All prices you see on items already include Germany's 19% value-added tax (V.A.T.). Some goods, such as food, books, and antiquities, carry a 7% V.A.T. as a percentage of the purchase price. An item must cost at least €25 to qualify for a V.A.T. refund.
When making a purchase, ask for a V.A.T. refund form and find out whether the merchant gives refunds—not all stores do, nor are they required to. Have the form stamped like any customs form by customs officials when you leave the country or, if you're visiting several European Union countries, when you leave the EU. After you're through passport control, take the form to a refund-service counter for an on-the-spot refund (which is usually the quickest and easiest option), or mail it to the address on the form (or the envelope with it) after you arrive home. You receive the total refund stated on the form, but the processing time can be long, especially if you request a credit-card adjustment.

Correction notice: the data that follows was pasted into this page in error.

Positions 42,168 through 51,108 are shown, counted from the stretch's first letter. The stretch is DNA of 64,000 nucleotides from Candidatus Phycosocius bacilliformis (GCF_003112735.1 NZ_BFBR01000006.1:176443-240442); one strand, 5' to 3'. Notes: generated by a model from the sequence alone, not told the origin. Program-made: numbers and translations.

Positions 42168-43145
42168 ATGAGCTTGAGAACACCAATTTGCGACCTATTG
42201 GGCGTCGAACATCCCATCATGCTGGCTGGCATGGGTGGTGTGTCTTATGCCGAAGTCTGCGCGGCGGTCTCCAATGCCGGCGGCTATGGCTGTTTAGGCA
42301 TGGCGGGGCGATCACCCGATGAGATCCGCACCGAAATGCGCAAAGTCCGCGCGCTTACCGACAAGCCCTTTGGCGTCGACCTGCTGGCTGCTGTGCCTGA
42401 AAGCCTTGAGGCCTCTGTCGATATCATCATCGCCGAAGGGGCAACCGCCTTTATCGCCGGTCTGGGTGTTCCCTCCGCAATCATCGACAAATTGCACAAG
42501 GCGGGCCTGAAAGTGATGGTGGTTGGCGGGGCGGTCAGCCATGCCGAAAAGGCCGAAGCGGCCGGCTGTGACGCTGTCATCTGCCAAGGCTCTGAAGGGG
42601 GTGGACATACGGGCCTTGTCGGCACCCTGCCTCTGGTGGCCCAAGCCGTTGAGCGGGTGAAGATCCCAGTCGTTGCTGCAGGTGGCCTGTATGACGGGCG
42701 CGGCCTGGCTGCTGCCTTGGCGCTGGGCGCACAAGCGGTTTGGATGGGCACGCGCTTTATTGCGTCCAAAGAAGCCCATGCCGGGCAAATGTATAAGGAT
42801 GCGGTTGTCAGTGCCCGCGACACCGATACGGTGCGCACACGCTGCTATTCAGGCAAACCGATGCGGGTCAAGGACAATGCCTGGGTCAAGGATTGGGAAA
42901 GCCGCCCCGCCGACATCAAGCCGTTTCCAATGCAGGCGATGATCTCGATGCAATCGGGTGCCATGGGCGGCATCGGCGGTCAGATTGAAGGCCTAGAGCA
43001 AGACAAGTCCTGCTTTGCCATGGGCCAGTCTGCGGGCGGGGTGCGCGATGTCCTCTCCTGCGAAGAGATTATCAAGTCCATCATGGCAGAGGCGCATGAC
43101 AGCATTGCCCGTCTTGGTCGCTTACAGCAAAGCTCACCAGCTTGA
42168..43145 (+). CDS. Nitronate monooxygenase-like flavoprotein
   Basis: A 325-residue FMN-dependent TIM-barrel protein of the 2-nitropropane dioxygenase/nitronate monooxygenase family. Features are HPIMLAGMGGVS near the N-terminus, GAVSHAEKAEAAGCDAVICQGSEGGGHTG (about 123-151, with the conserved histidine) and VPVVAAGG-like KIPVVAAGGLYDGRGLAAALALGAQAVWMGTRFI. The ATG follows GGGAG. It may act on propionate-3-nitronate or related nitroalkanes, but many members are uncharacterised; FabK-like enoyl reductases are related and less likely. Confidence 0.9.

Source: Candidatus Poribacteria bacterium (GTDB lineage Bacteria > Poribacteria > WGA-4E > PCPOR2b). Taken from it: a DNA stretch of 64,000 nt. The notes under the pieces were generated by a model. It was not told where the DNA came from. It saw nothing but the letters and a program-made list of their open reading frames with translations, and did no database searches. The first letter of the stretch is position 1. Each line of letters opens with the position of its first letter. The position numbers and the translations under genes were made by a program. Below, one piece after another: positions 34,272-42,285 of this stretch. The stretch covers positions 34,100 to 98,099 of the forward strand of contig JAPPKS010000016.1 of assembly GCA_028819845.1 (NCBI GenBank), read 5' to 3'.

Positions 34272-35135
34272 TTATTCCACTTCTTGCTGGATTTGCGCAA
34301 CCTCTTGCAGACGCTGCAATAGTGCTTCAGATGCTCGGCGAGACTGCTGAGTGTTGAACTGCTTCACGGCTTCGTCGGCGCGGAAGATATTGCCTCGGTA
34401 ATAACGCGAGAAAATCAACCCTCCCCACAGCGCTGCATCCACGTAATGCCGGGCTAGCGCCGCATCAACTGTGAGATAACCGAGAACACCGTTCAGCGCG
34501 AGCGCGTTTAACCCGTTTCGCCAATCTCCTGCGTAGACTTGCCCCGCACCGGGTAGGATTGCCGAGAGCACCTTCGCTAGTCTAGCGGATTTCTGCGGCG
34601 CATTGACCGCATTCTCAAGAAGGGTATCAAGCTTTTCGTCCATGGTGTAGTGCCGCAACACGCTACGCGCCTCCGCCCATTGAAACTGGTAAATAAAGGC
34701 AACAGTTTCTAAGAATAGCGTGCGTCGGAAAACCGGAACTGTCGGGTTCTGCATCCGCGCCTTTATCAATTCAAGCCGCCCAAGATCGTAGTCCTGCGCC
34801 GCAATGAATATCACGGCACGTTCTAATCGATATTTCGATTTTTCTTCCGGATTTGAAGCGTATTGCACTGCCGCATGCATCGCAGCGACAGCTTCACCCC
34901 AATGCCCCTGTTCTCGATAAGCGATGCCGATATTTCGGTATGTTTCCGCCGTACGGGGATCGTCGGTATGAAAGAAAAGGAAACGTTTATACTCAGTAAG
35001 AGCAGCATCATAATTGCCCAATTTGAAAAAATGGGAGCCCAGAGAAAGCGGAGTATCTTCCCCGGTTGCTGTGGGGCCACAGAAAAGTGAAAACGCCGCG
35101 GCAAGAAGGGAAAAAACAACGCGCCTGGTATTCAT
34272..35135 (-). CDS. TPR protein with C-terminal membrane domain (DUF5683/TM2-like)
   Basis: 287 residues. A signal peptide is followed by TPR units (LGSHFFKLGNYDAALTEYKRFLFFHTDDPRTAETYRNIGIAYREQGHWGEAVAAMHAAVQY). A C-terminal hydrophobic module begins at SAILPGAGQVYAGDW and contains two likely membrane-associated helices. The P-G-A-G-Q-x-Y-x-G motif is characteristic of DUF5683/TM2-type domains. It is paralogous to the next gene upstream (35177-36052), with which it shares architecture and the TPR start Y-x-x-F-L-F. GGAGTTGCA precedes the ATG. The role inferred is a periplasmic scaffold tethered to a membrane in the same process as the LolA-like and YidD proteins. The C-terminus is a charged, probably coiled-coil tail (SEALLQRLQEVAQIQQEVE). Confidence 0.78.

Global Refund is a Europe-wide service with 225,000 affiliated stores and more than 700 refund counters at major airports and border crossings. Its refund form, called a Tax Free Check, is the most common across the European continent. The service issues refunds in the form of cash, check, or credit-card adjustment.
Global Refund. 800/566–9828; www.globalblue.com.